What is the most basic definition of "iterable", "iterator" and "iteration" in Python?
I have read multiple definitions but I am unable to identify the exact meaning as it still won't sink in.
Can someone please help me with the 3 definitions in layman terms?
Iteration is a general term for taking each item of something, one after another. Any time you use a loop, explicit or implicit, to go over a group of items, that is iteration.
In Python, iterable and iterator have specific meanings.
An iterable is an object that has an
__iter__ method which returns an iterator, or which defines a
__getitem__ method that can take sequential indexes starting from zero (and raises an
IndexError when the indexes are no longer valid). So an iterable is an object that you can get an iterator from.
An iterator is an object with a
next (Python 2) or
__next__ (Python 3) method.
Whenever you use a
for loop, or
map, or a list comprehension, etc. in Python, the
next method is called automatically to get each item from the iterator, thus going through the process of iteration.
A good place to start learning would be the iterators section of the tutorial and the iterator types section of the standard types page. After you understand the basics, try the iterators section of the Functional Programming HOWTO.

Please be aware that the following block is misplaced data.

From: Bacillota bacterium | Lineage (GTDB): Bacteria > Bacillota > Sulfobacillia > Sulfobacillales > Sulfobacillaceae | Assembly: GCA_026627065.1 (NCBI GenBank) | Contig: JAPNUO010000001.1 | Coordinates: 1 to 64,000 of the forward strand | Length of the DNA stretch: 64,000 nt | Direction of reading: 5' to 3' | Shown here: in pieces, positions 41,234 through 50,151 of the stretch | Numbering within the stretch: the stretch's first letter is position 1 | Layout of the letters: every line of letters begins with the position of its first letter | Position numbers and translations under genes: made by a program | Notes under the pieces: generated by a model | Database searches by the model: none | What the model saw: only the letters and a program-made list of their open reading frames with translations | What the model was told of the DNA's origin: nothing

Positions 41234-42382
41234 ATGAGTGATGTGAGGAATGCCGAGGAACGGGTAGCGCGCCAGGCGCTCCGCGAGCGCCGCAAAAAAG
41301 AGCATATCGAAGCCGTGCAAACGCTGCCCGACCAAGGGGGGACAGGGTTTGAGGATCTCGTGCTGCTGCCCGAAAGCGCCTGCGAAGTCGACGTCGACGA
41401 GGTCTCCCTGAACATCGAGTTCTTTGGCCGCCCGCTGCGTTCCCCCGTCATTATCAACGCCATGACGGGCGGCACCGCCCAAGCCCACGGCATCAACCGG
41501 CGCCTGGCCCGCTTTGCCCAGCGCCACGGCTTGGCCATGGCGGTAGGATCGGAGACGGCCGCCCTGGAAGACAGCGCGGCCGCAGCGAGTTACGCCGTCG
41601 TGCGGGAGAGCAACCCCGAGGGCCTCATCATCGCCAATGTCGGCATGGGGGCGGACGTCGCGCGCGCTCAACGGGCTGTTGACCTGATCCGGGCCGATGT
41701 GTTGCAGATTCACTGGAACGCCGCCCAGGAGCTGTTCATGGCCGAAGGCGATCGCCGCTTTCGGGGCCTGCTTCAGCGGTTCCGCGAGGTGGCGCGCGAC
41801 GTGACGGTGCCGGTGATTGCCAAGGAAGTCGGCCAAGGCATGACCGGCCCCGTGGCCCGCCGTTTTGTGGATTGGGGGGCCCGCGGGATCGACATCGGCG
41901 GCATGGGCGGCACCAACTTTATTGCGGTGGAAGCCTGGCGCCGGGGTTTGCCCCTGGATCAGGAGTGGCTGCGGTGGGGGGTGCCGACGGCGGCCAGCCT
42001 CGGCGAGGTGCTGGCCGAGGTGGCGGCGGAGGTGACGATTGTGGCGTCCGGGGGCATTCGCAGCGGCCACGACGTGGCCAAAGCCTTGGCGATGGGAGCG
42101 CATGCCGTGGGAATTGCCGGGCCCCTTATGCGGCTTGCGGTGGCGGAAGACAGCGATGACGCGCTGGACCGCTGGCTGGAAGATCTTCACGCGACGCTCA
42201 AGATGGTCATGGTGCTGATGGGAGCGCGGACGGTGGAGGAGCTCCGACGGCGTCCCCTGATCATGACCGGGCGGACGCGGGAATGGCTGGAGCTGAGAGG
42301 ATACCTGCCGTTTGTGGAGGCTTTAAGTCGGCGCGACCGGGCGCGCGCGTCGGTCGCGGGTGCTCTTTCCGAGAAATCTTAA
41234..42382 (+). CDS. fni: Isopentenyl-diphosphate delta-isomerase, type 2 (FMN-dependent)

Here's the explanation I use in teaching Python classes:
An ITERABLE is:
for x in iterable: ...or
iter()that will return an ITERATOR:
__iter__that returns a fresh ITERATOR, or it may have a
__getitem__method suitable for indexed lookup.
An ITERATOR is an object:
__iter__method that returns
__next__method in Python 3 is spelt
nextin Python 2, and
next()calls that method on the object passed to it.
>>> s = 'cat' # s is an ITERABLE # s is a str object that is immutable # s has no state # s has a __getitem__() method >>> t = iter(s) # t is an ITERATOR # t has state (it starts by pointing at the "c" # t has a next() method and an __iter__() method >>> next(t) # the next() function returns the next value and advances the state 'c' >>> next(t) # the next() function returns the next value and advances 'a' >>> next(t) # the next() function returns the next value and advances 't' >>> next(t) # next() raises StopIteration to signal that iteration is complete Traceback (most recent call last): ... StopIteration >>> iter(t) is t # the iterator is self-iterable